Eisler, Hanns

Period: Early 20th Century

Born: Wednesday, July 6, 1898 in Leipzig, Germany

Died: Thursday, September 6, 1962 in Berlin, Germany

Nation of Origin: Germany

Major Works:
Die Massnahme (Op. 20)
Die Mutter (Op. 25)
Kantate auf den Tod eines grossen Mannes (Op. 59) - to words by Brecht
In unserem Lande (Op. 59) - to words by Silone

Other Information:
Quick Facts

Andy Lang, one of our learned readers and one of the authors of the Hanns Eisler Home Page offers these thoughts about Hanns Eisler. The reader is encouraged to view the Hanns Eisler Home Page (see the link below) for further information about Eisler.

(1) Eisler rejected the 12-tone method after an argument with Schoenberg in Berlin in the last few years of the Weimar Republic, but returned to the method in exile. So there are a number of fine 12-tone works from the period 1934-1944. However, he always strove for a "communicative" style that perhaps makes him unique among the second generation of Schoenberg's disciples. Also, in accord with his principle of "applied music," some of the best of these compositions were originally written as experimental film scores. The two most outstanding are the chamber works "Fourteen Ways of Describing the Rain" (for quintet, 1940, premiered in Schoenberg's home in Hollywood during the celebration of Schoenberg's 70th birthday) and the Chamber Symphony (also 1940). Both were written as descriptive scores for documentary films. Also, there a number of chamber cantatas from this period in the 12-tone style, plus the partly-dodecaphonic "Hollywood Songbook"--a cycle of concert lieder written to texts by Brecht, Hoelderlin and Goethe. The oratorio "Lenin Requiem" belongs to this period as does the only large-scale symphony Eisler wrote: the 11-movement Deutsche Sinfonie (texts by Brecht and Silone).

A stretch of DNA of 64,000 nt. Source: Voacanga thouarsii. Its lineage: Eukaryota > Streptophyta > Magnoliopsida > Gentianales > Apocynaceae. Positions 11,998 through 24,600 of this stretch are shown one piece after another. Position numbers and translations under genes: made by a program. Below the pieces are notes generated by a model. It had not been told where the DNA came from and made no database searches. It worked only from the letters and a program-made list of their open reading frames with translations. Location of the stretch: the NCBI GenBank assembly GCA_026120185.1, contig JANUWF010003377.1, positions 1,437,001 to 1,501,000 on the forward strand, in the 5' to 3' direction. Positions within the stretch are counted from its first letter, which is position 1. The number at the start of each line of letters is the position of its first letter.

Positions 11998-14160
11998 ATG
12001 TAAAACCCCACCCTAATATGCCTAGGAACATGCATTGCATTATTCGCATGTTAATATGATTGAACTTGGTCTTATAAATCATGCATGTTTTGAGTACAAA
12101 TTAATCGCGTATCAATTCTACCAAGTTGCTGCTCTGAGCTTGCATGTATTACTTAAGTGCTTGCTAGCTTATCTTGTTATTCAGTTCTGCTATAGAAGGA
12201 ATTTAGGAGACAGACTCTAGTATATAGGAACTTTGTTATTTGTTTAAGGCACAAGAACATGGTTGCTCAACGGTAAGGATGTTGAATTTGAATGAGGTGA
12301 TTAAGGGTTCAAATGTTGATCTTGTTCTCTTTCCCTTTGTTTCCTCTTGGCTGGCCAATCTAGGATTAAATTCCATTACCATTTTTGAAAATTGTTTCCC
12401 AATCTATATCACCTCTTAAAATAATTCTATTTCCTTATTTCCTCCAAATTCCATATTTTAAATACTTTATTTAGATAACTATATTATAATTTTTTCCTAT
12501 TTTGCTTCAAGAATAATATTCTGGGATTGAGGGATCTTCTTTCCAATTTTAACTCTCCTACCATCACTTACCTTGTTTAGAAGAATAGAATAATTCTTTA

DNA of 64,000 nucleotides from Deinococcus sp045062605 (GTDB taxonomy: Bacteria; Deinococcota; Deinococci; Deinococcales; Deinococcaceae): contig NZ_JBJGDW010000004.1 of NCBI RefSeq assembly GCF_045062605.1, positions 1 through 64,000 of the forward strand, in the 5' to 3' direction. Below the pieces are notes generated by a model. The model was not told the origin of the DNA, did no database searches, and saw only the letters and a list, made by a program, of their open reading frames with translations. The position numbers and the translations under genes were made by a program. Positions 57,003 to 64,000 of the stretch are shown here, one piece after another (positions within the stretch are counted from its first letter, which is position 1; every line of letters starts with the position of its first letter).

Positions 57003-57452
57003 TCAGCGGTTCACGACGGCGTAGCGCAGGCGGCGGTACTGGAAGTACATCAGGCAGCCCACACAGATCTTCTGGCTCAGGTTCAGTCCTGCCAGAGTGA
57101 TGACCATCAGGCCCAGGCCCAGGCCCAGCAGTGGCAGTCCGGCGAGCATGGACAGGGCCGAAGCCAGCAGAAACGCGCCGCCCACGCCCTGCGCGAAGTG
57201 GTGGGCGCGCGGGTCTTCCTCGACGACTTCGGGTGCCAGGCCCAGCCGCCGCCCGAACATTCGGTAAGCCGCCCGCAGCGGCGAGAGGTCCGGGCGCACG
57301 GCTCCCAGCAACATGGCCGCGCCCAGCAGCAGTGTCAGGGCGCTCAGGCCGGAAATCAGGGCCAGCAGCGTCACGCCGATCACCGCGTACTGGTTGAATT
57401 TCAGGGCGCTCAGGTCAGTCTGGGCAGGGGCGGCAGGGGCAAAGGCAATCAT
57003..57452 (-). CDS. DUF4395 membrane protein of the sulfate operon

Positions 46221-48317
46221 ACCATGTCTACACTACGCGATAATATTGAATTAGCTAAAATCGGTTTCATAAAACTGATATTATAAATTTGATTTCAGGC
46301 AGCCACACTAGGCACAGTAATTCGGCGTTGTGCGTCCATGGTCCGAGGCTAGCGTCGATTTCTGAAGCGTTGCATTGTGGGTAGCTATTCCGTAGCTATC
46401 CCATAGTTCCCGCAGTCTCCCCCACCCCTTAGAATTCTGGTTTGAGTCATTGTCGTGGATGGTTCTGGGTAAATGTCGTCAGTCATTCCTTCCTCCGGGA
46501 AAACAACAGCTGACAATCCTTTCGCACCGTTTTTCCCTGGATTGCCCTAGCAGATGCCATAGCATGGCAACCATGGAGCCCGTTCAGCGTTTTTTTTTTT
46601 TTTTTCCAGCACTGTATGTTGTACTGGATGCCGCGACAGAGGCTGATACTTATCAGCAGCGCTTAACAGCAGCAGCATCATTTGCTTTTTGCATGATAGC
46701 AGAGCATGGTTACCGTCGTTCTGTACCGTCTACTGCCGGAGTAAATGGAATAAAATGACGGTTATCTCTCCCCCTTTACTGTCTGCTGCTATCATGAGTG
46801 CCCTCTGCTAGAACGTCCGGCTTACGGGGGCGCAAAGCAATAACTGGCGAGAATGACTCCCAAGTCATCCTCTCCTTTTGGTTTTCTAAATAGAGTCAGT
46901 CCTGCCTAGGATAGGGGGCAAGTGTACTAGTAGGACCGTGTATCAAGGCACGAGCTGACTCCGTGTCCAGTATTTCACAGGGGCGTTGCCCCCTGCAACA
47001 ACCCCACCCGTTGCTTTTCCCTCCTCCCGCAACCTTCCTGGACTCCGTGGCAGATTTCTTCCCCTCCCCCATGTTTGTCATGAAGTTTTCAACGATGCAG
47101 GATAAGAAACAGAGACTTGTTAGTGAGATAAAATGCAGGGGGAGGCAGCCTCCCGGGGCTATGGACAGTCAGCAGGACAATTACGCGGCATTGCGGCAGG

Eisler, after he returned to Europe and settled in East Berlin, continued to fight for recognition of the 12-tone method in opposition to the Stalinist doctrine of "socialist realism" which consigned modern music to the rubric of "formalism" (and therefore decadent, bourgeois, etc.). In particular, he defended his teacher, Schoenberg, with whom he had been reconciled during their exile together in southern California. But Eisler--though this last, East German period was one of his most productive--never again wrote 12-tone music.

His objection was not so much against dodecaphony per se--although he had temporarily abandoned the method in the late 20s and early 30s when he was writing militant street music for workers' choirs and small bands--but against the idea of music abstracted from reality. So, when he returned to the 12-tone style, these compositions often had either a concrete political function (the Lenin Requiem, Deutsche Sinfonie, chamber cantatas, Hollywood Songbook, for example) or a specific application to film ("Rain," Chamber Symphony, etc.). There are a few exceptions: "Prelude and Fuge on B-A-C-H" was a teaching composition designed to show students how to work with tone rows, and a small number of chamber compositions are probably as close as he ever came to "art for art's sake." They're quite interesting and enjoyable, but don't represent the center of gravity of his work.

General Bibliography:
Slonimsky, Nicolas, Music Since 1900, Schirmer Books, July 1994, ISBN: 0028724186

Salzman, Eric, Twentieth Century Music: An Introduction, Pearson, October 2001, ISBN: 0130959413

Slonimsky, Nicolas and Kuhn, Laura; Editors, Baker's Biographical Dictionary of Musicians, Gale Group, December 2000, ISBN: 0028655257

Sadie, Stanley and Tyrrell, John; Editors, The New Grove Dictionary of Music and Musicians, Groves Dictionaries, Inc., January 2004, ISBN: 0195170679

Rutherford-Johnson, Tim, Kennedy, Michael, and Kennedy, Joyce The Oxford Dictionary of Music, Oxford University Press, 6th Edition, 2012, ISBN: 0199578109

Links to essays at other sites:

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Biographical essay from Wikipedia
Hanns Eisler Home Page